Labor standards, labor-management bargaining and international rivalry
AbstractUsing the labor union's bargaining power as an indication of government policy on labor standards issues, we analyze the competition between a domestic (North) firm and a foreign (South) firm, and their relationship with optimal labor standards (LS). First, we show that the optimal level of LS is higher when labor unions are employment-oriented than when they are not. Second, it is higher under free trade than under the optimal tariff system if labor unions are employment-oriented. Third, 'a race to the bottom' of LS occurs in the case of wage-oriented unions. Fourth, the North's imposing a tariff to force the Southern government to raise its LS is effective only if the Southern union is wage-oriented. In order to raise Southern LS, both countries may need some deeper form of economic integration, if the North does not want to abandon its free trade system.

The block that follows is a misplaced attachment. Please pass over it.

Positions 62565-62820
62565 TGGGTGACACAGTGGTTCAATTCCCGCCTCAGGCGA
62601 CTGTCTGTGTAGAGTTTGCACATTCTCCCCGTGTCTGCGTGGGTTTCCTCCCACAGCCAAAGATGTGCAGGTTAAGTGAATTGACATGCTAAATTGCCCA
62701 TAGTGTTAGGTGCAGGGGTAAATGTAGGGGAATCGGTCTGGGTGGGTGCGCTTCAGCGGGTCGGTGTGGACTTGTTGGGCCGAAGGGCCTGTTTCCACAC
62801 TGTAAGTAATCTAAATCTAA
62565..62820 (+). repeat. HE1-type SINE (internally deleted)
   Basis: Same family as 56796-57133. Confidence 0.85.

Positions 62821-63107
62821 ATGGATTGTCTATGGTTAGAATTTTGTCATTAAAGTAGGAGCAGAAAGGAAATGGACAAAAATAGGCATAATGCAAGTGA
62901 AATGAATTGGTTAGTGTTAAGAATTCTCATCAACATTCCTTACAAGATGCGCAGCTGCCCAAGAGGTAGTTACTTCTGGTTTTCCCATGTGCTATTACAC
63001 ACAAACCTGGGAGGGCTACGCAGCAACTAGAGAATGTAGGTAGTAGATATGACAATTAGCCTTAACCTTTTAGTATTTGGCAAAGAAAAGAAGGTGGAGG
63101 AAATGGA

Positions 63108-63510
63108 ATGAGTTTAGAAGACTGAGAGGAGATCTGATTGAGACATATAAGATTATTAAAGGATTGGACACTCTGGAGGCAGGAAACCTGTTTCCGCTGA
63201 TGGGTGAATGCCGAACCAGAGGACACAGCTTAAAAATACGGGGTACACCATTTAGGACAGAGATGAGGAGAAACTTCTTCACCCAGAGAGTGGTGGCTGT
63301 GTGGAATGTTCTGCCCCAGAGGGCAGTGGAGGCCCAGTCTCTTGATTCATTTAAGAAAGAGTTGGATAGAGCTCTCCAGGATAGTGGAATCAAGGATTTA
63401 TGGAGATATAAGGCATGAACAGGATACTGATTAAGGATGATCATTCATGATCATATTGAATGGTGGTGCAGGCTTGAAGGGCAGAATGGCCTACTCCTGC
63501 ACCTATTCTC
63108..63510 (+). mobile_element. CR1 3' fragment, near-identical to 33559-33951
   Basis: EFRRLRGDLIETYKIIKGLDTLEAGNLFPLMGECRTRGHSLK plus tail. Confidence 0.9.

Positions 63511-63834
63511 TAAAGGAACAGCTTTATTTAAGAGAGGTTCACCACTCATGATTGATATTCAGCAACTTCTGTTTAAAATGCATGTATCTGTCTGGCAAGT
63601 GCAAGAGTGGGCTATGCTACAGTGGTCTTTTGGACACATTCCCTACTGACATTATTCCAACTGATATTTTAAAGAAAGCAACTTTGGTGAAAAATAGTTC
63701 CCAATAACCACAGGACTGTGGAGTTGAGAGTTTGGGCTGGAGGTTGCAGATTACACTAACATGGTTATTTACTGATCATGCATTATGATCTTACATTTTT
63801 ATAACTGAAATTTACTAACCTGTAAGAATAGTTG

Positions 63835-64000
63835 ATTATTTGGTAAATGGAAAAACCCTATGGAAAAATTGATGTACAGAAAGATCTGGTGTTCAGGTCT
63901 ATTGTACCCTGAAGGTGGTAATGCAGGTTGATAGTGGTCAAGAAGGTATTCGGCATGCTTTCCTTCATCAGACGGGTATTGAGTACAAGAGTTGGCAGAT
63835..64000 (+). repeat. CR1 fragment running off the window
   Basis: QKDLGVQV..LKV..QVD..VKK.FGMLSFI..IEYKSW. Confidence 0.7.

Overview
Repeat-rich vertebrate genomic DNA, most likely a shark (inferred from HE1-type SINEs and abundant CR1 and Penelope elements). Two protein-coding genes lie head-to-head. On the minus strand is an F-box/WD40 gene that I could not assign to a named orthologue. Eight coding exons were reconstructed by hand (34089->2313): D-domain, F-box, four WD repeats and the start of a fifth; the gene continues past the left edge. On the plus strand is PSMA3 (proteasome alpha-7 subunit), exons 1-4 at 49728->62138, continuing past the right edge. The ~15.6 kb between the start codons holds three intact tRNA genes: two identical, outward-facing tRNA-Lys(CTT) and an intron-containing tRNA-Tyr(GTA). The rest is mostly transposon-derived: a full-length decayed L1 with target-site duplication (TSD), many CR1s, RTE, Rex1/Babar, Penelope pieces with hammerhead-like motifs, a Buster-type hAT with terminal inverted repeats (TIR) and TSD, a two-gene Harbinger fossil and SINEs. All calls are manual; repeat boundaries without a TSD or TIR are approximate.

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Bibliographic InfoArticle provided by Elsevier in its journal Journal of Economic Behavior & Organization.
Volume (Year): 71 (2009)
Issue (Month): 2 (August)
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Web page: http://www.elsevier.com/locate/jebo
Labor standards Race to the bottom Tariff Economic integration Labor union;
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